MPs approve Syrian air strikes

2 Dec 2015

 

Tonight, MPs have voted by 397 votes to 223 to extend RAF involvement in air strikes against ISIS/Daesh targets in Iraq into Syria. A special ten-hour debate was held in the House of Commons, with strong arguments put passionately on both sides of the House. It was a debate that cut across party lines, with a substantial number of Labour MPs supporting the government’s motion for airstrikes, as well as a small but significant number of Conservative MPs voting against. SNP members voted unanimously against airstrikes, but the government’s majority was further buttressed by unionist MPs from Northern Ireland. The Liberal Democrats were split on whether to support the motion.

 

It was clear at times that animosities stemming from recent comments by the Prime Minister were hanging over the debate. David Cameron was called upon several times by opposition MPs to apologise for telling a meeting of his own MPs last night that anyone voting in the no lobby would be “joining Jeremy Corbyn and a bunch of terrorist sympathisers.” Corbyn himself began his remarks by condemning Cameron, accusing him of demeaning the office of the Prime Minister and undermining the “seriousness” of today’s debate. The PM appeared to refuse making an explicit apology, saying only that there was “honour” in voting either way and that he respected that “governments of all political colours in this country have had to fight terrorism.”

 

But there was also anger among Labour MPs at their own leader and online activists, who were accused of trying to intimidate them into voting against airstrikes with threats of deselection. Labour MPs were in the end given a free vote by Corbyn, a highly unusual step on an issue of war and peace.

 

 

 

Key Quotes:

 

“Far from an attack on Islam, we are engaged in a defence of Islam, and far from a risk of radicalising British Muslims by acting, failing to act would actually be to betray British Muslims and the wider religion of Islam in its very hour of need.”

 

David Cameron

 

 

“Is it wrong for us here in Westminster to see a problem, pass a motion, and drop bombs, pretending we are doing something to solve it? That is what we did in Afghanistan, Iraq and Libya. Has terrorism increased or decreased as a result of all that?”

 

Jeremy Corbyn

 

 

“Ultimately we will need an international coalition on the ground if this is to be successful in the long term.”

 

Liam Fox, Former Defence Secretary

 

 

“If we do not act, what message would that send about our solidarity with those countries that have suffered so much?”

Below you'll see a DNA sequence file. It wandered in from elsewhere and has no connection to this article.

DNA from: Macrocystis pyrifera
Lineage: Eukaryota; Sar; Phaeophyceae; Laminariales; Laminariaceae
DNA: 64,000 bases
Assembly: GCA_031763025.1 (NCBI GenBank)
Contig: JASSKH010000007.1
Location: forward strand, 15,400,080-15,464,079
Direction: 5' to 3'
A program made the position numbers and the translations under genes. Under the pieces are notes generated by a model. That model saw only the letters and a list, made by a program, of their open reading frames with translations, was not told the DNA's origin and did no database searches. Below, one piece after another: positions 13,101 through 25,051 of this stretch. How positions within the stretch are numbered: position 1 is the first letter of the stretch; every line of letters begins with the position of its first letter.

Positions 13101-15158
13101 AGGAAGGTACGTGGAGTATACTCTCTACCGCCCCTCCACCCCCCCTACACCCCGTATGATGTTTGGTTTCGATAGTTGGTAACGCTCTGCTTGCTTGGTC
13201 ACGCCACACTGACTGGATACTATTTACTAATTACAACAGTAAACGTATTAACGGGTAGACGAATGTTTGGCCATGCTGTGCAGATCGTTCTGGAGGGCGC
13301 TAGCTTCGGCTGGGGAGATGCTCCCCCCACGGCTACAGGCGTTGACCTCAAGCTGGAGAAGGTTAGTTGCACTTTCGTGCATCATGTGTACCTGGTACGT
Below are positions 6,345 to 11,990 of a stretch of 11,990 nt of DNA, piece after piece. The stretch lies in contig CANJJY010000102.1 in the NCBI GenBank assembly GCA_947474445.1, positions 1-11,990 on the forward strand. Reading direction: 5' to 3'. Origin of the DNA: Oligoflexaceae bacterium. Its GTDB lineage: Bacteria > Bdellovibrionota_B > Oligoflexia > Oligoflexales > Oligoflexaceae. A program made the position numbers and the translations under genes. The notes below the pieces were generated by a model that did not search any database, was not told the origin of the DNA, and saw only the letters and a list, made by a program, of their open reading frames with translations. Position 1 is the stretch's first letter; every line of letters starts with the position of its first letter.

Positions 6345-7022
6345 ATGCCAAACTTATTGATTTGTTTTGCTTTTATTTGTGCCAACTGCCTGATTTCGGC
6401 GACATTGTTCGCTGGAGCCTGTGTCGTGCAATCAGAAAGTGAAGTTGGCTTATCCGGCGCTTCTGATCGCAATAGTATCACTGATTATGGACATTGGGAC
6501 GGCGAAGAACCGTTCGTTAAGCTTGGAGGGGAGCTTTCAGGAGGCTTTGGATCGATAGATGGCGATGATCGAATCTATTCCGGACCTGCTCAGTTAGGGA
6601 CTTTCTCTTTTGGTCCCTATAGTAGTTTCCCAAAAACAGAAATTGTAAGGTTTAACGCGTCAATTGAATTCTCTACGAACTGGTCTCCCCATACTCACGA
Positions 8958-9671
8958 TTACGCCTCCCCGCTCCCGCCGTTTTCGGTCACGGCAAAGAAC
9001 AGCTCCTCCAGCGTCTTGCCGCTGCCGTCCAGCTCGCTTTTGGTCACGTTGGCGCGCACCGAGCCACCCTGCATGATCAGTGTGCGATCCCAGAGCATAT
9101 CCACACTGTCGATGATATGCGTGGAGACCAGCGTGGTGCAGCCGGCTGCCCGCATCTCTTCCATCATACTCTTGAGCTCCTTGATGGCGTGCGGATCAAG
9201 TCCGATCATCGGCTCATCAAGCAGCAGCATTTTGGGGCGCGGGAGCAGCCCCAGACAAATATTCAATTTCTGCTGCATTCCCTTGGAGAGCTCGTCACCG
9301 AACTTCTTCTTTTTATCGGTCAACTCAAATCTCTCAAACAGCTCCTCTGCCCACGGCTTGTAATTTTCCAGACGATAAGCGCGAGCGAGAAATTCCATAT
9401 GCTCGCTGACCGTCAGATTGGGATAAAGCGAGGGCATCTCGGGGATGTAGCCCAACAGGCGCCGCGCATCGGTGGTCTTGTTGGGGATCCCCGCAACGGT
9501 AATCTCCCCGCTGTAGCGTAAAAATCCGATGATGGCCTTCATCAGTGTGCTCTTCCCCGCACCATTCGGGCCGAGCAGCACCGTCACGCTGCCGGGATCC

Hilary Benn, Shadow Foreign Secretary

 

 

“The treatment... of groups such as the Yazidis, in all its horror, should surely make us unwilling to contemplate any further extension of Daesh-controlled territory. Inaction too leads to death and destruction.”

 

Margaret Beckett, Labour

 

 

“Without a comprehensive strategy, airstrikes will simply reinforce the West’s long term failure in the region generally at a time when there are already too many aircraft chasing too few targets.”

 

John Baron, Conservative

 

 

“Instead of having dodgy dossiers we now have bogus battalions of moderate fighters.”

 

Julian Lewis, Defence Select Committee Chair

 

 

“I cannot stand in this house and castigate the Prime Minister for not taking enough refugees and for Britain not standing as tall as it should in the world... if we do not also do everything in our power to eradicate that which is the source of the terror from which people are fleeing.”

 

Tim Farron, Liberal Democrat Leader

 

 

“With all due respect to the Prime Minister and the Government, what I think is going on here is basically a symbolic gesture to show that we are in the international community and siding with France. Of course we are all devastated by what happened in Paris, but using that as the main reason to extend our involvement is wrong.”

 

Yasmin Qureshi, Labour

 

 

“For one of our fast smart bombs, we could have a whole squadron of people taking down [ISIS’s] websites and stopping the communication and the contamination of the minds of young people across Western Europe, and across the rest of the world.”

 

Alex Salmond, SNP

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